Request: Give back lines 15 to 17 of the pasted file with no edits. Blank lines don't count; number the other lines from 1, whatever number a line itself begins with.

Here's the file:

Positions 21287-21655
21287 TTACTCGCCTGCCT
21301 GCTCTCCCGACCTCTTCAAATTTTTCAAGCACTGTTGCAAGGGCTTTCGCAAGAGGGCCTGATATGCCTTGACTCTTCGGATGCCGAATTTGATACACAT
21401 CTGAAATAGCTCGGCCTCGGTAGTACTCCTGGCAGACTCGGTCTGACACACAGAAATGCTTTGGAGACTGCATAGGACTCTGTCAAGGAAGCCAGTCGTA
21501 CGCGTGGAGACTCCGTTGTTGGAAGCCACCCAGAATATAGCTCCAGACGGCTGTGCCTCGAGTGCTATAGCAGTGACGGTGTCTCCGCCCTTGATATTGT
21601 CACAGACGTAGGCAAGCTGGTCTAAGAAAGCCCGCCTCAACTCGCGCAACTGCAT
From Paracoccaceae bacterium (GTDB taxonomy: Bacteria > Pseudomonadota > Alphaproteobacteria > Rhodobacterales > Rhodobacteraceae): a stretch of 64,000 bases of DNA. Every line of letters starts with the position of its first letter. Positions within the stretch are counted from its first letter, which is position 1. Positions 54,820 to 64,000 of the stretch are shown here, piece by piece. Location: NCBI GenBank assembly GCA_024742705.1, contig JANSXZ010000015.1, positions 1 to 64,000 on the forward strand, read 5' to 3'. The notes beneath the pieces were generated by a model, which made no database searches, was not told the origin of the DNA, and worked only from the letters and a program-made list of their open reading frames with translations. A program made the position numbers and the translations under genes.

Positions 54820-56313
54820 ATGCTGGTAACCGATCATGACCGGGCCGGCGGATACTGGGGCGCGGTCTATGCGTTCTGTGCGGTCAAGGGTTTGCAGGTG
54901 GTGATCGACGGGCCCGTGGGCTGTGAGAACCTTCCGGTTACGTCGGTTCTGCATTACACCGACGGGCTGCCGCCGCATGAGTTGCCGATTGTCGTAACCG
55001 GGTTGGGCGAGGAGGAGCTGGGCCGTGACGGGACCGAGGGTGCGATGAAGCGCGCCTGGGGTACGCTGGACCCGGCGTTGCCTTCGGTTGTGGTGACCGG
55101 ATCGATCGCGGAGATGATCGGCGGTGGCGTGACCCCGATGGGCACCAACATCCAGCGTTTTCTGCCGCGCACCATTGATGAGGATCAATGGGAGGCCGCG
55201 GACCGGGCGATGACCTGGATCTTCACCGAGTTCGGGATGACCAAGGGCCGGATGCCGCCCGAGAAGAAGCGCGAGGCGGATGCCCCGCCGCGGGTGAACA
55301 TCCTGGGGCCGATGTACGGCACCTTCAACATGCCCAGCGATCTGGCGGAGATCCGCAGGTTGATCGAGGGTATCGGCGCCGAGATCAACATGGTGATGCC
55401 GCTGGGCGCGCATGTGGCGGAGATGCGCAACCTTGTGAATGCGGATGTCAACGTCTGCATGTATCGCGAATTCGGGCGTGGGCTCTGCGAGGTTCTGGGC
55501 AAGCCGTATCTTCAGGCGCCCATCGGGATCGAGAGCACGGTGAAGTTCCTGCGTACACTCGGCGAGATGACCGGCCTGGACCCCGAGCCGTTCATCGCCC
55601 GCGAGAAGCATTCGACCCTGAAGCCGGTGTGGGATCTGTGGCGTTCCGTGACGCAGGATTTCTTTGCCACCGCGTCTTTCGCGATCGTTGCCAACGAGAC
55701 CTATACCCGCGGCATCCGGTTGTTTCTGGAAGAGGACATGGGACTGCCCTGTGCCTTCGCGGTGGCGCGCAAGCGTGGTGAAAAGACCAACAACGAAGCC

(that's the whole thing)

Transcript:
55401 GCTGGGCGCGCATGTGGCGGAGATGCGCAACCTTGTGAATGCGGATGTCAACGTCTGCATGTATCGCGAATTCGGGCGTGGGCTCTGCGAGGTTCTGGGC
55501 AAGCCGTATCTTCAGGCGCCCATCGGGATCGAGAGCACGGTGAAGTTCCTGCGTACACTCGGCGAGATGACCGGCCTGGACCCCGAGCCGTTCATCGCCC
55601 GCGAGAAGCATTCGACCCTGAAGCCGGTGTGGGATCTGTGGCGTTCCGTGACGCAGGATTTCTTTGCCACCGCGTCTTTCGCGATCGTTGCCAACGAGAC